UPS Looks to Tesla to Meet Emissions Goal

The delivery giant preordered 125 electric semi-trucks to reach their goal of cutting greenhouse gas emissions by 12 percent by 2025.

by Aaron Aupperlee, The Pittsburgh Tribune-Review / December 21, 2017
The Tesla Semi (Tesla) TNS

(TNS) — Telsa has landed its largest pre-order for its all-electric semi-trucks.

The United Parcel Service announced this week that it will buy 125 Tesla semi-trucks.

The largest single order to date for the yet-to-be-released big rigs comes from the company operating one of the largest private alternative-fuel fleets in the United States.

UPS operates more than 108,000 vehicles. More than 8,500 are electric, natural gas, hybrid or run on some other type of alternative fuel or advanced technology, according to the company's website. UPS wants to cut its overall greenhouse gas emissions by 12 percent by 2025.

The company started delivering packages around Pittsburgh's Downtown on an electric-assist bicycle last month. Pittsburgh's e-bike was the second in use in the United States and the first designed for year-round deliveries.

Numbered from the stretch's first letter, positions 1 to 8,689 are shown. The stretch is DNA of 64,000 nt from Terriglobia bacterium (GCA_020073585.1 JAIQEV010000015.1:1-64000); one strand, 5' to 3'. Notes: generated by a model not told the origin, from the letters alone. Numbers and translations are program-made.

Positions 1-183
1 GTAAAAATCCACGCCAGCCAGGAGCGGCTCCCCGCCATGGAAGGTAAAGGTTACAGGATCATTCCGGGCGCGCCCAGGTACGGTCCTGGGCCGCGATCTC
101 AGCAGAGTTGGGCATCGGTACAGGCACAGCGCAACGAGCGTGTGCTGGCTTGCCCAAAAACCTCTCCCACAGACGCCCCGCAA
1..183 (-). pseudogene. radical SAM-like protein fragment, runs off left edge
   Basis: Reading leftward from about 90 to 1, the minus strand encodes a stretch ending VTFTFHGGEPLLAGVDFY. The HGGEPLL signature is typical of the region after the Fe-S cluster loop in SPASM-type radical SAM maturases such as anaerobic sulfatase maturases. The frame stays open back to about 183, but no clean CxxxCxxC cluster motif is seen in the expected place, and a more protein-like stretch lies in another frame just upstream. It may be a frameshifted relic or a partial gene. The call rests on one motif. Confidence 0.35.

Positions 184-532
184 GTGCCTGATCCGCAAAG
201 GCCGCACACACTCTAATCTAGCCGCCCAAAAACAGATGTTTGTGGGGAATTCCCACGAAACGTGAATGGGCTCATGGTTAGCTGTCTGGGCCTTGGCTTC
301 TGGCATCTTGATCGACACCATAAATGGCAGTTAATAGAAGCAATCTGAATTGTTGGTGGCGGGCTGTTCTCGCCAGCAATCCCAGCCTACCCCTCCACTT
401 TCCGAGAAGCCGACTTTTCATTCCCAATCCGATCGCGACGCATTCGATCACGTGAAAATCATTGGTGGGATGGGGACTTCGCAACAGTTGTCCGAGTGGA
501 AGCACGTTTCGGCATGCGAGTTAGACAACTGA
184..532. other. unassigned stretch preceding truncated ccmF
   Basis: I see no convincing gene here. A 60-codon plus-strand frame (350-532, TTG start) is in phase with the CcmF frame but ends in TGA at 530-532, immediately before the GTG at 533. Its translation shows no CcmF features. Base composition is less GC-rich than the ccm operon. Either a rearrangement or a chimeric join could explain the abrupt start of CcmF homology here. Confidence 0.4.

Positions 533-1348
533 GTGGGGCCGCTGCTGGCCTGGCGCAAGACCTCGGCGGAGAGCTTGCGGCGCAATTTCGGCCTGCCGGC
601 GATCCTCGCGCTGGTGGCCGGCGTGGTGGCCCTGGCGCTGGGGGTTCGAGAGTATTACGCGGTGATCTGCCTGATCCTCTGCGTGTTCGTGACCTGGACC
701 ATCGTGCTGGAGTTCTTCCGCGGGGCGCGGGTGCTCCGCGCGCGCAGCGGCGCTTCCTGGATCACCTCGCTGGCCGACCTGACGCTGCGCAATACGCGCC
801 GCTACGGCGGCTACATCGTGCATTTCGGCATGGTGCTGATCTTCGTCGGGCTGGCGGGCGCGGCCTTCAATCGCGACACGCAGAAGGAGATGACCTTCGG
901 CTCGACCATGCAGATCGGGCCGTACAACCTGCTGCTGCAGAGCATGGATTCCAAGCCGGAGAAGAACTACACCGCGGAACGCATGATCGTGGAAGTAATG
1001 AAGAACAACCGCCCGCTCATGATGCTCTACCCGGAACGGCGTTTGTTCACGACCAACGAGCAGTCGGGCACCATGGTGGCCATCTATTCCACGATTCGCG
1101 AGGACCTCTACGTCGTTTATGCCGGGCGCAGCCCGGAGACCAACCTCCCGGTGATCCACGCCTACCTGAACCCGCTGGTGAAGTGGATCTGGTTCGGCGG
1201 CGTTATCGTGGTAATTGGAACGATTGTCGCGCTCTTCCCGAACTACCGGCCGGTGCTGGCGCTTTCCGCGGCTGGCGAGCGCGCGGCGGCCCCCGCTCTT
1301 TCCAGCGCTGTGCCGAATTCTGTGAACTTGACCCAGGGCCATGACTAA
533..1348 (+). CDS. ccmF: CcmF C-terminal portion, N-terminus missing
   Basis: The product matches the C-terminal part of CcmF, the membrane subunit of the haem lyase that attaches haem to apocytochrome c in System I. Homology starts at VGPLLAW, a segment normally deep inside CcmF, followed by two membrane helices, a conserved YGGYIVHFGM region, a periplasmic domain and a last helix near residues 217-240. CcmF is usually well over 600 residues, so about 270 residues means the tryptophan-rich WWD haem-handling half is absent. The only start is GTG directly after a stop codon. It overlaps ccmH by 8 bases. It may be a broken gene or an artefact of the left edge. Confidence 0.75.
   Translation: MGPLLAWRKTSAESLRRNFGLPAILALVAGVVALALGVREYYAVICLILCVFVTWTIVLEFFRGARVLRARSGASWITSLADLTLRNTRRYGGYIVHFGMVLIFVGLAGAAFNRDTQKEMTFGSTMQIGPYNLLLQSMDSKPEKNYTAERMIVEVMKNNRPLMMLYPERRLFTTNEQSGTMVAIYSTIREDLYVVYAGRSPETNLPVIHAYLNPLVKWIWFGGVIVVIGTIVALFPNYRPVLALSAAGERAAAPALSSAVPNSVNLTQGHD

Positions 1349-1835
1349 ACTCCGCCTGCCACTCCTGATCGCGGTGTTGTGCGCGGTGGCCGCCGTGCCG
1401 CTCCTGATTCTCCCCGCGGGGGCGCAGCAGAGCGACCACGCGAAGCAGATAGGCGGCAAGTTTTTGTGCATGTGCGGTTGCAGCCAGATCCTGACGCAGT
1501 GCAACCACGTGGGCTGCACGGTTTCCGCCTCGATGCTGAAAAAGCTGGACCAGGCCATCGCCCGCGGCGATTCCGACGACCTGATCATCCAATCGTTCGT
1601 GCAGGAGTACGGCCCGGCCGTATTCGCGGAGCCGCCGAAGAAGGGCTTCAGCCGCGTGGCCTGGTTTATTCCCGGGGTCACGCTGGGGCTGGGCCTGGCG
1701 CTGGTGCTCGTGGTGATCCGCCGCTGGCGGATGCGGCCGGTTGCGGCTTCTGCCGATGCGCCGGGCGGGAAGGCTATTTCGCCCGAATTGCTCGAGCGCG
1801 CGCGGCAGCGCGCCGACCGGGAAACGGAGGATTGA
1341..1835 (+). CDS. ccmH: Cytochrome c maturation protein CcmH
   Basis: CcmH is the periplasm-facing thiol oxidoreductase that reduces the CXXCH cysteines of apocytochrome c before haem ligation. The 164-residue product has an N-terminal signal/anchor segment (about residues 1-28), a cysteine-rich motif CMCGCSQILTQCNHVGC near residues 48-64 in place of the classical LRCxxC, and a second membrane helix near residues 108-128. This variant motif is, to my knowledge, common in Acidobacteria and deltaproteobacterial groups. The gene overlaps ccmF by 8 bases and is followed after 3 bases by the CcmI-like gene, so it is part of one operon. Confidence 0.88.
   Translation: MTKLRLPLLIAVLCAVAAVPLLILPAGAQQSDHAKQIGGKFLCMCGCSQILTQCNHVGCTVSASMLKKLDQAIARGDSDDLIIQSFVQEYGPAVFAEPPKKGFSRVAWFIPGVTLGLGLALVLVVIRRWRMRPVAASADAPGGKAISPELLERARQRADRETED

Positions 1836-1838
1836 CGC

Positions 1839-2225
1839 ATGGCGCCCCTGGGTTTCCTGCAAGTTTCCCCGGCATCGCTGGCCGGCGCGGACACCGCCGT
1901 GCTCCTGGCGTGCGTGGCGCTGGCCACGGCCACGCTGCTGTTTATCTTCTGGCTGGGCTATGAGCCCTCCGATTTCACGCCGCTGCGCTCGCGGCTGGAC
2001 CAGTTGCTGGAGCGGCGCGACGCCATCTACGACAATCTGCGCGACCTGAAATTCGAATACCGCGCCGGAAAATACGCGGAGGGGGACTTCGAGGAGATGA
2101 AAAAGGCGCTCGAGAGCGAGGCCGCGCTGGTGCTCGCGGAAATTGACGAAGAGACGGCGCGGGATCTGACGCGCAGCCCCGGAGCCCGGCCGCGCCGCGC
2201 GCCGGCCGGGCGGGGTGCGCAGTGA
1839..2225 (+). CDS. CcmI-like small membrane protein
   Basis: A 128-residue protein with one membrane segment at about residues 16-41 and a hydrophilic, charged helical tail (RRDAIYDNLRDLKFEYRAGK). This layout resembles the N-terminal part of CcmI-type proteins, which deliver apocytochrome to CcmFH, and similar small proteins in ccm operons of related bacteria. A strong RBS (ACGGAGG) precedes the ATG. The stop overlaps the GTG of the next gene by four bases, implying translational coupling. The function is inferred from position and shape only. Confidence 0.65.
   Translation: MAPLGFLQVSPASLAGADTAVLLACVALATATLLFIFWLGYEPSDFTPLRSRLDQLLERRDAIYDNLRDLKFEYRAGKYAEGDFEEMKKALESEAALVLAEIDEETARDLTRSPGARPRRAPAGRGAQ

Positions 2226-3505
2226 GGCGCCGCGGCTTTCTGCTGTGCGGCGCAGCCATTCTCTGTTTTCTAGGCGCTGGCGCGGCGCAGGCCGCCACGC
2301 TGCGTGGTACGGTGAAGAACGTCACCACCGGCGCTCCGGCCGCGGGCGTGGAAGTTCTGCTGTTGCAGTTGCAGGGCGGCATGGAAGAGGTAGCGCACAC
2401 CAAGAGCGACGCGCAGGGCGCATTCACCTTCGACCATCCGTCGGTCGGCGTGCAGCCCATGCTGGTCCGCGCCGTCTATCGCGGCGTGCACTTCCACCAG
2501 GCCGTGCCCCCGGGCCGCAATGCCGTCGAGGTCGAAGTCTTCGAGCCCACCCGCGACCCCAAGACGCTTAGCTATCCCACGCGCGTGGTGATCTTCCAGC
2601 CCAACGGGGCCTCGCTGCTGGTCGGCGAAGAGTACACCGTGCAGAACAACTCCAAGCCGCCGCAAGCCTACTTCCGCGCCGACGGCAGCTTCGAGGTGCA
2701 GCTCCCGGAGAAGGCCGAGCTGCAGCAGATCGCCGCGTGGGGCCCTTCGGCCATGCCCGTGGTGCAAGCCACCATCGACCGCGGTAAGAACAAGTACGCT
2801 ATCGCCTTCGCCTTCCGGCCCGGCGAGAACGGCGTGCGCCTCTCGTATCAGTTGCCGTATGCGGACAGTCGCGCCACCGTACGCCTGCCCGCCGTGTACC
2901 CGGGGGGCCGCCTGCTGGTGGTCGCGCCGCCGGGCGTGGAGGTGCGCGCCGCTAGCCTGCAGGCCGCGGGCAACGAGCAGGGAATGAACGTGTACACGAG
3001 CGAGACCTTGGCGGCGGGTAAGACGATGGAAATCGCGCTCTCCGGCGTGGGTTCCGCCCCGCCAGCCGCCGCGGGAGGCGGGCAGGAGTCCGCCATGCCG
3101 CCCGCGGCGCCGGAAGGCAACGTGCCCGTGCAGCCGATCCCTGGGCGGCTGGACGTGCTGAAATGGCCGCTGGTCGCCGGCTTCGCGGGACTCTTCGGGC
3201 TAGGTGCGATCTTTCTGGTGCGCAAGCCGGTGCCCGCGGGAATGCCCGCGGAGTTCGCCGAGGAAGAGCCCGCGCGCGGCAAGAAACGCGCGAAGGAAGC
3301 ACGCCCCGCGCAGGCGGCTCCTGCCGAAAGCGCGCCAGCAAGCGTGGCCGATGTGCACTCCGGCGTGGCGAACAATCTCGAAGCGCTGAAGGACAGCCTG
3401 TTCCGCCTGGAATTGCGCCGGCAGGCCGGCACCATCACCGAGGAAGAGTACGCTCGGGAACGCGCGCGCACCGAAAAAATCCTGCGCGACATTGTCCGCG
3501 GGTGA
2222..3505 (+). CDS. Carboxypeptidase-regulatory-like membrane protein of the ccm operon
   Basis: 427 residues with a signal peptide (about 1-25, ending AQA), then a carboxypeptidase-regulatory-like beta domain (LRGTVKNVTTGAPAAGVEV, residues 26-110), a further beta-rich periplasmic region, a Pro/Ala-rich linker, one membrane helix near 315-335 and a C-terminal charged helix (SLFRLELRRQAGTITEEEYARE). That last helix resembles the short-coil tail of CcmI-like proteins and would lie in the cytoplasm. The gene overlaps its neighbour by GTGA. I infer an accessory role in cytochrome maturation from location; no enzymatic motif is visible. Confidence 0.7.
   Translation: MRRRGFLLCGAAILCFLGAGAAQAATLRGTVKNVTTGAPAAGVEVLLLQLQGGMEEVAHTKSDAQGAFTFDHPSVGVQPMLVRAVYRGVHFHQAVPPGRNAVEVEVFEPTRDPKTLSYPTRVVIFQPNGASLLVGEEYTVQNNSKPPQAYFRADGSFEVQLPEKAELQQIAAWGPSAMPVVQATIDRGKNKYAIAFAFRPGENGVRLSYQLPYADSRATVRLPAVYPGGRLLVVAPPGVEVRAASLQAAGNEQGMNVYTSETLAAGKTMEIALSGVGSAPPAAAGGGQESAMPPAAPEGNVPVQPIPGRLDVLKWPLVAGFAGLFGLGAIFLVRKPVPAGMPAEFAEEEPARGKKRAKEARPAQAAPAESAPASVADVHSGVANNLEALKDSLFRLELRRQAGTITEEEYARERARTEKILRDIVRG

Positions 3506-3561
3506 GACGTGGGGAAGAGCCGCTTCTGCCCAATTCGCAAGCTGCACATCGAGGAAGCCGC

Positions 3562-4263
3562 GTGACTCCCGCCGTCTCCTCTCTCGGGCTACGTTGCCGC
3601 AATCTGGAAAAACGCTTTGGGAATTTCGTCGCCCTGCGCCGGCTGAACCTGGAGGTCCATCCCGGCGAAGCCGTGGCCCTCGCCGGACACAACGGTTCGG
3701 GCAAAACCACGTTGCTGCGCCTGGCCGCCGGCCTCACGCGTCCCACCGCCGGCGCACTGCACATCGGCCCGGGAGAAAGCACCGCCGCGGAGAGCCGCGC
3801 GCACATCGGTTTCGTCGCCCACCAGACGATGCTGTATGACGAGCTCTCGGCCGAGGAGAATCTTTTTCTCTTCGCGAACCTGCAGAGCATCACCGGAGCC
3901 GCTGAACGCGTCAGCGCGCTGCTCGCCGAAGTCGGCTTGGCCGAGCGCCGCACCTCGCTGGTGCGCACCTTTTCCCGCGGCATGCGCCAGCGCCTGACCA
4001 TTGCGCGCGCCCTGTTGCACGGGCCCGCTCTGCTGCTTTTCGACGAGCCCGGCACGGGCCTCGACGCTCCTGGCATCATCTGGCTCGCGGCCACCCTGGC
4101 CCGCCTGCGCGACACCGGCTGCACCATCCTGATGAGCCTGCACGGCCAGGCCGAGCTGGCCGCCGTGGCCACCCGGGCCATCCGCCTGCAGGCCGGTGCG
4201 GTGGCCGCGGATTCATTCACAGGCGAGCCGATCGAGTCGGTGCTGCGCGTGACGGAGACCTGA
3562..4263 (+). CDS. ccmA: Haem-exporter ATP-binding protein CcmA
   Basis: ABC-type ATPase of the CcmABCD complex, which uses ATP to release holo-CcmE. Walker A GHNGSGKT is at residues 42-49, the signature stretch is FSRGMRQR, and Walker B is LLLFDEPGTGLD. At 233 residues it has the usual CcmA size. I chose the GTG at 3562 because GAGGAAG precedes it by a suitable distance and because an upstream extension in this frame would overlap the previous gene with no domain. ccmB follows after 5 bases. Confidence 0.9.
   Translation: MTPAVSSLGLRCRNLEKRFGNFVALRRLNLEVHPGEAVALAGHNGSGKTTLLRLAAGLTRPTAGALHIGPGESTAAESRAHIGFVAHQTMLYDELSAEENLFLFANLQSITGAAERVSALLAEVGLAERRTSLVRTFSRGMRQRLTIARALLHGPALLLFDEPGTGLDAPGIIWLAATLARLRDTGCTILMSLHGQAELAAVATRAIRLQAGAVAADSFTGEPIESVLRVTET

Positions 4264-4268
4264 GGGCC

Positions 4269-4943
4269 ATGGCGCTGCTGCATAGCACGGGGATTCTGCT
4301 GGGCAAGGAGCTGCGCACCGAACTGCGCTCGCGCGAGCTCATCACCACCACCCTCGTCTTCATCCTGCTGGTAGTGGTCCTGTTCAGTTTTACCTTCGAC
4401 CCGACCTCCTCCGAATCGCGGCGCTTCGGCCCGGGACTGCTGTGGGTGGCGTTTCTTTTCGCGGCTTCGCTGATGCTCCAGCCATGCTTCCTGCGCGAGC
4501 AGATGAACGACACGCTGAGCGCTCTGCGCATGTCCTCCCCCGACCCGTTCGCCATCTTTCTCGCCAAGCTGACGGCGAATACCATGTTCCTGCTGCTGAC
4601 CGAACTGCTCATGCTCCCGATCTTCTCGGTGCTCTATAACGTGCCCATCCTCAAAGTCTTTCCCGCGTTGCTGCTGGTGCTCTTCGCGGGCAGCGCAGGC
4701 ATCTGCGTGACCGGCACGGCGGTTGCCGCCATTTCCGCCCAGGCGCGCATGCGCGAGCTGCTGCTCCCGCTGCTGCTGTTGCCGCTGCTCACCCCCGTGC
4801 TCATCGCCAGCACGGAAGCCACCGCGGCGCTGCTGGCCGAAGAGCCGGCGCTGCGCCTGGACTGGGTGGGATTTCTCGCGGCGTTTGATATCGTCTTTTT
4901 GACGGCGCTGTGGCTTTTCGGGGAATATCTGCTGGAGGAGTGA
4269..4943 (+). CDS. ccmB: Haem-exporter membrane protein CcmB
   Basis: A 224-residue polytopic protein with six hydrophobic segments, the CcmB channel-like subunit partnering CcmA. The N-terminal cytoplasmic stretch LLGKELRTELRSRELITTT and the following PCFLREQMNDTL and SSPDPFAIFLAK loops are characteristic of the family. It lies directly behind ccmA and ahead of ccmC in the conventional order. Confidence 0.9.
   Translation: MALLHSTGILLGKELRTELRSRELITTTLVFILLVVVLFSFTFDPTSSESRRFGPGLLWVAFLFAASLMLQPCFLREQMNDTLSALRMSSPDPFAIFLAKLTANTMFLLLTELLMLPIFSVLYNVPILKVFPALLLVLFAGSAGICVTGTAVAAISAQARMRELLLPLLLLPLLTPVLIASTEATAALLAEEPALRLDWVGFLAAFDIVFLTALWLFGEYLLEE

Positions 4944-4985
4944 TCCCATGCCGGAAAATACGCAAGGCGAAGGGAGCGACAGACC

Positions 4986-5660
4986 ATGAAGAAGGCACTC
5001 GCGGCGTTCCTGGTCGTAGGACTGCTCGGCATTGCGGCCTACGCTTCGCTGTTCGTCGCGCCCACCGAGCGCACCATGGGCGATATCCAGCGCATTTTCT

“For more than a century, UPS has led the industry in testing and implementing new technologies for more efficient fleet operations. We look forward to expanding further our commitment to fleet excellence with Tesla,” Juan Perez, chief information and engineering officer at UPS, said in a statement. “These groundbreaking electric tractors are poised to usher in a new era in improved safety, reduced environmental impact, and reduced cost of ownership.”

The Tesla trucks will cost $200,000. Traditional semi-trucks cost about $120,000.

Tesla expects to start producing the trucks in 2019. CEO Elon Musk introduced the trucks last month to much fanfare. Meijer, a Michigan-based grocery and retail store, placed the first order for the trucks.

Since then, major companies such as Pepsi, Walmart and Sysco have jumped on board. Reuters reported Tesla has 410 pre-orders for the truck, according to a tally by the news organization. The largest order for the vehicle before UPS was Pepsi's, for 100.

Tesla boasts the truck has a range of 500 miles on a single charge.

©2017 The Pittsburgh Tribune-Review (Greensburg, Pa.) Distributed by Tribune Content Agency, LLC.